And that was it for the United States – for now. After unloading the Wasp in New York for $50, Bob and the Crombs boarded a plane for London. While in Great Britain, Bob was able to play in a number of prestigious amateur events, including the British Amateur Championship at St. Andrews. At the birthplace of modern golf, he made it through to the quarter-finals before losing a match.
From St. Andrews they traveled on to Royal Lytham and St. Annes in Lancashire, where Bob would attempt to qualify for the British Open – or, as it’s known more formally in Europe, the Open Championship.
“I don’t know what I scored, or whether I even qualified, it’s a bit hazy all that stuff,” he told me. “But that was the year Peter Thomson beat Dave Thomas in a 36-hole playoff.
“After the Open, in July, my golf was virtually over and that was the end of the trip.”
As we were wrapping up our conversation, I was able to go online and dig up the scores he couldn’t quite recall from the 1958 Masters and British Open.
“Bob,” I said to him (I think I called him “Mr. Charles” during our first interview and “Bob” during the second), “you shot 71, 79 [in the British Open] and finished in a tie for 60th.” (Only the top 40, out of 96 entrants, made the cut that year.)
This result seemed to surprise him. “You said ’71-79’?” he asked. “That 71 must have been ….”
He didn’t seem quite able to finish his thought, so I jumped in and said, “It must have been a thrill!”
“Yes, it must have been,” he said with a smile I could sense from the other side of the globe.
“And in The Masters you shot 77-80,” I continued. “And you beat Gene Sarazen! He had 81-78.”
“So you’re looking that up on the internet, are you?” he said with a touch of wonder. “Oh my goodness. I don’t know if you could look up who Joe Carr beat in the final of the British Amateur that year?”
Of course I could! “In the 1958 British Amateur, Joe Carr defeated Alan Thirlwell.”
“Oh, Alan beat me in the quarter-final!”
It was really quite a little thrill to lead this golfing legend and fine gentleman down Memory Lane like that.
For a 22-year-old New Zealand banker, the trip was the thrill of a lifetime – and a great peak into the world of the touring golf professional.
“It opened my eyes to three things,” Bob said. “One is traveling, you’ve got to enjoy the traveling. And you’ve got to love the game, obviously. It also gave me the opportunity of playing in two majors – three if you want to call the British Amateur a major. Playing in major tournaments gave me the opportunity of playing with the best players in the world, and gave me the opportunity to play on the best golf courses in the world.”
Essentially, it was the trip that made Bob decide he wanted to play professional golf for a living. He remained an amateur for two more years, competing in a number of prestigious amateur events. Later in 1958, he represented New Zealand in the inaugural Eisenhower World Team Championship at St. Andrews, where his Kiwi team narrowly lost to Australia and the U.S. (Australia won in a playoff) after leading going into the final round. The following year, he represented New Zealand at a team event in South Africa. And in 1960, he saw a young Jack Nicklaus take the individual title while leading the U.S. team to a decisive victory in the 1960 Eisenhower event at Merion in Philadelphia.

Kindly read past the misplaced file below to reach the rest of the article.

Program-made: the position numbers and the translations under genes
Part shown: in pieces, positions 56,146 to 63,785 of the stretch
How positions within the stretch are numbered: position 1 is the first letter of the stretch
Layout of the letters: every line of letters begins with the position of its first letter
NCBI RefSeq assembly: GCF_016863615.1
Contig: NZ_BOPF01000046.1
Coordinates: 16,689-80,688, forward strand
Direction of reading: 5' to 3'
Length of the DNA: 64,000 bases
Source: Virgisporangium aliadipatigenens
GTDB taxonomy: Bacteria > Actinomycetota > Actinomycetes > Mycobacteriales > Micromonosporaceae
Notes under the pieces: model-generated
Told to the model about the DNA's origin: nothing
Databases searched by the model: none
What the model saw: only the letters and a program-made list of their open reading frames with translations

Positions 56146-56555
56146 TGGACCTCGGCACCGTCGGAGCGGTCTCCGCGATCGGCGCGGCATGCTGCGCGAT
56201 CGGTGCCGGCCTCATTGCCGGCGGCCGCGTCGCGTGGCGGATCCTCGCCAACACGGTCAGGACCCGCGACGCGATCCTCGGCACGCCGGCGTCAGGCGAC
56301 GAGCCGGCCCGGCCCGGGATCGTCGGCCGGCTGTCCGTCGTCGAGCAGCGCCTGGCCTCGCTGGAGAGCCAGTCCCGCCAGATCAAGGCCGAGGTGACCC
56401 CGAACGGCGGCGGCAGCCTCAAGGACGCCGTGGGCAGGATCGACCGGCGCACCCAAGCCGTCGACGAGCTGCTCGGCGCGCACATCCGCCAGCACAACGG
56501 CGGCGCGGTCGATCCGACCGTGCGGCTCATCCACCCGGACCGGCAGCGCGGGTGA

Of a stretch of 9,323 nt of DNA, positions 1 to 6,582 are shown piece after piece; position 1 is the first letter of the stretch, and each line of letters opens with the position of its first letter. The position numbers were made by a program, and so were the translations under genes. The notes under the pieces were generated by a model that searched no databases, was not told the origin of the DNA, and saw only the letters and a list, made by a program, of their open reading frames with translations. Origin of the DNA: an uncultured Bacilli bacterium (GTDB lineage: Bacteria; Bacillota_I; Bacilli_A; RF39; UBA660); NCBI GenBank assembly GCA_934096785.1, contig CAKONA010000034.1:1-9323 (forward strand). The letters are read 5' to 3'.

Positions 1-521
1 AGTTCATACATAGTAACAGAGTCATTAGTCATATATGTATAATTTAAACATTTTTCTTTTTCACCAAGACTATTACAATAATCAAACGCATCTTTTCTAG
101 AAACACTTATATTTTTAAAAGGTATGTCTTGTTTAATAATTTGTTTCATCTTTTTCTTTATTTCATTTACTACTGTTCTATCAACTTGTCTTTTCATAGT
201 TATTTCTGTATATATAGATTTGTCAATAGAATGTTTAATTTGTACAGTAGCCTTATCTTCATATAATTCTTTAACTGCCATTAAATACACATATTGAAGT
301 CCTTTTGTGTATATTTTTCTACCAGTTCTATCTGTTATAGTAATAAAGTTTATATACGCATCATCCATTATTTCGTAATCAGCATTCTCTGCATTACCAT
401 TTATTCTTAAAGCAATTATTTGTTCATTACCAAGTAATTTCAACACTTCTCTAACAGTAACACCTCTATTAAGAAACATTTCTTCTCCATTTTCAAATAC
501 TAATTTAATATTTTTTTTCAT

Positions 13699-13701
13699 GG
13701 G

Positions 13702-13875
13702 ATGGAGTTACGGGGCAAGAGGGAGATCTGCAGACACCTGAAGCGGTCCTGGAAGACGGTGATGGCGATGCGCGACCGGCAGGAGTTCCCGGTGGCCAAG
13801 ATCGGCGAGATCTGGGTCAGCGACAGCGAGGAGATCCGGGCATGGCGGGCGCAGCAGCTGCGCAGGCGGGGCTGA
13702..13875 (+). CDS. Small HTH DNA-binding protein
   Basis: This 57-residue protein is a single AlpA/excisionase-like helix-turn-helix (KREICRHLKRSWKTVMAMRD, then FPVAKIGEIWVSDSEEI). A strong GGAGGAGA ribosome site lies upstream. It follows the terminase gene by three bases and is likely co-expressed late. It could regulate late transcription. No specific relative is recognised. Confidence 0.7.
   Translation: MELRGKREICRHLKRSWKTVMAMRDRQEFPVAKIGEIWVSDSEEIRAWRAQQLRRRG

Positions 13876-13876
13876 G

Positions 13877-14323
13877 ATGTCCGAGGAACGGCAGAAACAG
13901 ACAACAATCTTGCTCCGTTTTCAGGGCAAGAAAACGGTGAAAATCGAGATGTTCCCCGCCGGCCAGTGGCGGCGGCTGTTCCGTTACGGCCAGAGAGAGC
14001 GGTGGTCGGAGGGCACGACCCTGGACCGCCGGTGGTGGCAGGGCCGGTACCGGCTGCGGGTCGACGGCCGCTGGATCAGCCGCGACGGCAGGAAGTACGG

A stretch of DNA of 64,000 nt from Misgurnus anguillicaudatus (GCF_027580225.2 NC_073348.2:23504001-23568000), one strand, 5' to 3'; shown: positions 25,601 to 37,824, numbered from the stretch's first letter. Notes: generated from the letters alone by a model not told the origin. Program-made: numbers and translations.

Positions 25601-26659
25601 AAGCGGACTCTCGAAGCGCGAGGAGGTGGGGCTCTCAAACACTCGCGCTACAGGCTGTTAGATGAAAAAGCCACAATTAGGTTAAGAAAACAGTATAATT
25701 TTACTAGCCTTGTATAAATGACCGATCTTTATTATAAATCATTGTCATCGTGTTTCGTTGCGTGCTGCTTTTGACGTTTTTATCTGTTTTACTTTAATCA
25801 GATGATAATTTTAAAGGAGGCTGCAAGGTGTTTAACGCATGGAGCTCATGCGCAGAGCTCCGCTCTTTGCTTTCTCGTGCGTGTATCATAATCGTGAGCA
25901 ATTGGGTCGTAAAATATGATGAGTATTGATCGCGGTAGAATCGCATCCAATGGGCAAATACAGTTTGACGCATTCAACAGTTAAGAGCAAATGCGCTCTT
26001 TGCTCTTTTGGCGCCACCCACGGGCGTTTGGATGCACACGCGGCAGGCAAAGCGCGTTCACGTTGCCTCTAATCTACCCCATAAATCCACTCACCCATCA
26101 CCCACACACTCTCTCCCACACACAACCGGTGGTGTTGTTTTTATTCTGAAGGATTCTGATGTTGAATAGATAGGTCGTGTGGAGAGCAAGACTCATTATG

A month later, in October, he turned professional, deciding that he’d “better concentrate on either banking or golf.” Hmmm … tough choice, that one!
On the New Zealand Tour, he won the 1960 Queens Park Open and the 1961 New Zealand PGA before venturing to Europe, where he won twice and was the fourth-leading money winner in 1962. His winnings? A whopping  $10,080 – which probably felt like quite a lot at the time. Still, knowing that greener pastures lay across the pond, he went back to America and joined the PGA Tour in 1963.
But a couple other fairly significant things happened first. For one, before coming to America he flew to South Africa to marry Verity Aldridge (a friend of Gary Player’s wife), who he had been wooing since he visited there in 1960. And second – in an event that lives large in left-handed golfing history – he played in the U.S. Left-Handers Open Championship at DeSoto Lakes Country Club in Florida, where he demolished the field by a whopping 17 strokes. And if you think, “Well, that was just against left-handers – how strong could the field have been?” – consider that in doing so he broke a long-standing course record.
Still, outside the world of left-handers, Bob’s entrance onto the American Tour went largely unnoticed. Except by one particularly influential individual.
Mark McCormack is best known as the first “super agent” in sports. His first – and for some time only – client was Arnold Palmer, who he helped turn into the biggest name in not just golf, but all of sports. Eventually, his company became known as IMG, International Management Group, which today is widely considered the most powerful agency in sports. By 1962, McCormack’s stable had expanded to include not just Palmer, but also Gary Player and Jack Nicklaus, widely known in later years as “the Big Three.” So it was no small thing that McCormack also saw something great in the young Bob Charles.